JPOP is an offshoot of jazz music, and if you like JPOP you are probably a closeted jazz fan.

Jazz was invented in the 16th century when Bach made up the 12tet system and wrote Fly me to the Moon, but Japan only found out about jazz in the 1920's. They became big fans, but like most things the Japanese have ever done for fun, it was promptly banned by the emporer, causing America to declare war on them and so on, and the Japanese would only end up listening to it again in the 1950's, this time as a result of all the American soldiers "bringing their culture" with them. (Zionist mind control with the intent of subjugating a defeated people"). But this time jazz would be around to stay, and lots of jazz clubs appeared, spawning many epic jazz musicians. While Japan had lots of talent, the opinion of most is that they didn't make any innovations on their own, and were mostly derivitave of Americans like Bud Powell and Charlie Parker. This would change with the coming of Jazz fusion in the 1970's and 80's.

Jazz in Japan split in two, (obviously there's more than just these two, but this is how I see it.): Free jazz(based) and Jazz fusion(cringe). There wasn't exactly a huge split between these two, musicians would cross over from one to the other, but Free jazz remained niche and Jazz fusion made a BIG WAVE. As far as the history of JPOP goes, there's no reason to give a fuck about free jazz, so forget about that.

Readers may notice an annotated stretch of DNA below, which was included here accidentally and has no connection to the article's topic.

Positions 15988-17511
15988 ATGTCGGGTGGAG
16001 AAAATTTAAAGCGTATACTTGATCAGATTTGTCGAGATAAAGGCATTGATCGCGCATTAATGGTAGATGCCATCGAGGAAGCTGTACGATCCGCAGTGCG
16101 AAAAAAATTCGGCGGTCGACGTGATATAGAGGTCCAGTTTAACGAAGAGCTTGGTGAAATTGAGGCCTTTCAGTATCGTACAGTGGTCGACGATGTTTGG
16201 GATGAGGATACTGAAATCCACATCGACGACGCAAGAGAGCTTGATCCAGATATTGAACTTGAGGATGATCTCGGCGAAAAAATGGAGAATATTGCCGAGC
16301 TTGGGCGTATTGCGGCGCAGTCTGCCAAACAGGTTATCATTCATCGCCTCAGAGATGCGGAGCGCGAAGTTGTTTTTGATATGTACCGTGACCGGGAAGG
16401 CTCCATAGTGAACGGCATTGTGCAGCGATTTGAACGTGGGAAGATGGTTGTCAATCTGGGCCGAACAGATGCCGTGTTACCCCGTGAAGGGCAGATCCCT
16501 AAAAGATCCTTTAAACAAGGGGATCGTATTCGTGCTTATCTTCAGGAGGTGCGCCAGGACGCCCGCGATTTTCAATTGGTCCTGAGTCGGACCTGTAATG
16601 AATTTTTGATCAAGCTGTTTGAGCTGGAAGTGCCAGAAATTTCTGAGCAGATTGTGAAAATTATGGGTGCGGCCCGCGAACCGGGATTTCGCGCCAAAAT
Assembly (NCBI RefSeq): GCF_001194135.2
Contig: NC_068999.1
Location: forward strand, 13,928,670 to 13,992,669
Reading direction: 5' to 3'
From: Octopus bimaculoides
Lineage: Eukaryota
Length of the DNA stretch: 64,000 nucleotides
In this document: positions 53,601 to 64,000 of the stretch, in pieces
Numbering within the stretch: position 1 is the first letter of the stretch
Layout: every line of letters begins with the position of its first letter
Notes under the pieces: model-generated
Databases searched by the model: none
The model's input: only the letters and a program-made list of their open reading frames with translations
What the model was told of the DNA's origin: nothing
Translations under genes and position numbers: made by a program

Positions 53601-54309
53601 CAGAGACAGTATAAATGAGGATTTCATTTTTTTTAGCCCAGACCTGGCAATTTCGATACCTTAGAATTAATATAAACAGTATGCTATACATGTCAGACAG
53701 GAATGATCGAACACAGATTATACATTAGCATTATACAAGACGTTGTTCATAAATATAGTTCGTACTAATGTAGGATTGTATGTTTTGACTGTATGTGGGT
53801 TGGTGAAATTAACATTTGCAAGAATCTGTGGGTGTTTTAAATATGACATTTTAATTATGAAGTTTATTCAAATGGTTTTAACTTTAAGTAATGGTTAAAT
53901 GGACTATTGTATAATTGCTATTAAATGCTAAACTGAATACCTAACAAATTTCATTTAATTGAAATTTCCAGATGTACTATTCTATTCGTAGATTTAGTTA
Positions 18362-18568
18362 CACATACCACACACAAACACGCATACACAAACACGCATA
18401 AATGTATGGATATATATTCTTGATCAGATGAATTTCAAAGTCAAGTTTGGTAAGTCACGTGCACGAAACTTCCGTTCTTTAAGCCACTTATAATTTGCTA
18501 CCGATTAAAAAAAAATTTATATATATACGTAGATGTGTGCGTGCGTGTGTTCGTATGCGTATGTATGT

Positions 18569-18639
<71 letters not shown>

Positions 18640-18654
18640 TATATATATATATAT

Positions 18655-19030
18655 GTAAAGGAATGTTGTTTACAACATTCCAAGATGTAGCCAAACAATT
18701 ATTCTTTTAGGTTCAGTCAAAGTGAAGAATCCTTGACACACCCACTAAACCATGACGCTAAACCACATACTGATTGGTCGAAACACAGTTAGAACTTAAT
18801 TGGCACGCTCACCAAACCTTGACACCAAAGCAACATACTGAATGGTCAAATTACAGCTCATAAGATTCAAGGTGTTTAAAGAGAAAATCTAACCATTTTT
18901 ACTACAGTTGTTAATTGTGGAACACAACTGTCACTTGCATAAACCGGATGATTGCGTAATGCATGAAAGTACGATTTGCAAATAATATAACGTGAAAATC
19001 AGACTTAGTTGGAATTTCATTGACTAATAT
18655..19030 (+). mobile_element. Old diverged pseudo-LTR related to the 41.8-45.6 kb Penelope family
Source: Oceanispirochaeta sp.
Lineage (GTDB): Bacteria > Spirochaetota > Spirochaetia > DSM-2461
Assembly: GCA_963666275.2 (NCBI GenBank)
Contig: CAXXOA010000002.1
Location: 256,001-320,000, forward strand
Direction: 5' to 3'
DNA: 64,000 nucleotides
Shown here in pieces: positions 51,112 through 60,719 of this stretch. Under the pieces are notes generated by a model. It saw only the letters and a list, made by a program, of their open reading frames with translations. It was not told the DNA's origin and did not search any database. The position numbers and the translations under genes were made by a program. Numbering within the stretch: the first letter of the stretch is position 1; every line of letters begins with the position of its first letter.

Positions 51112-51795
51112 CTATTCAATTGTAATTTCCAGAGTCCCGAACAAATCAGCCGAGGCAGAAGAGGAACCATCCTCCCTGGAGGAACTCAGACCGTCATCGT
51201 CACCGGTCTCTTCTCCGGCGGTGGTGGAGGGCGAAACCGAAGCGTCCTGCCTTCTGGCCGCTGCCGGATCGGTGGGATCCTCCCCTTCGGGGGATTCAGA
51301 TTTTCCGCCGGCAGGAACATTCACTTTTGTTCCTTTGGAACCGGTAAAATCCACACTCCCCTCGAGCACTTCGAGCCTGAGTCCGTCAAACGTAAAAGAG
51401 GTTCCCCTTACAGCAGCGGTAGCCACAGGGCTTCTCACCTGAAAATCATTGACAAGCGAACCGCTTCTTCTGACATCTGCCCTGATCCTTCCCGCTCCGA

To me, the 1970's-80's was the true birth of JPOP, even though "Japanese Pop" obviously existed long before then the songwriting techniques and innovations made by names such as Tatsuro Yamashita, Akiko Yano, Ryuichi Sakamoto and others made such huge ripples that still haven't gone away. That's why we could have this recent City-pop craze, and why there probably isn't going to be an Eleki craze any time soon. Pretty much everything we know about JPOP in the modern day can be traced back to this era. The Royal Road, the JPOP progression, Suspended Dominants, Parallelism, Secondary Dominants(I can't think of any examples for these right now lol). These concepts didn't originate in this era, but they were used in a way that was more marketable and listenable and addicting than ever before.

With the 90's came the boom of Akiba Pop, Dempa, Idol culture, these had their beginnings in the 80's but I think in the 90's became a more sizeable force in Japanese culture. This is where you'd be better off reading someone like ArtificialNightSky, who knows a lot about denpa, and not me who only knows a little bit. Denpa is basically gone now, but J-pop is still in it's "Moe" Period, and this will continue until society collapses. Thank you for reading. Die.

Flowers in Chania toshiko akiyoshi, mai waifu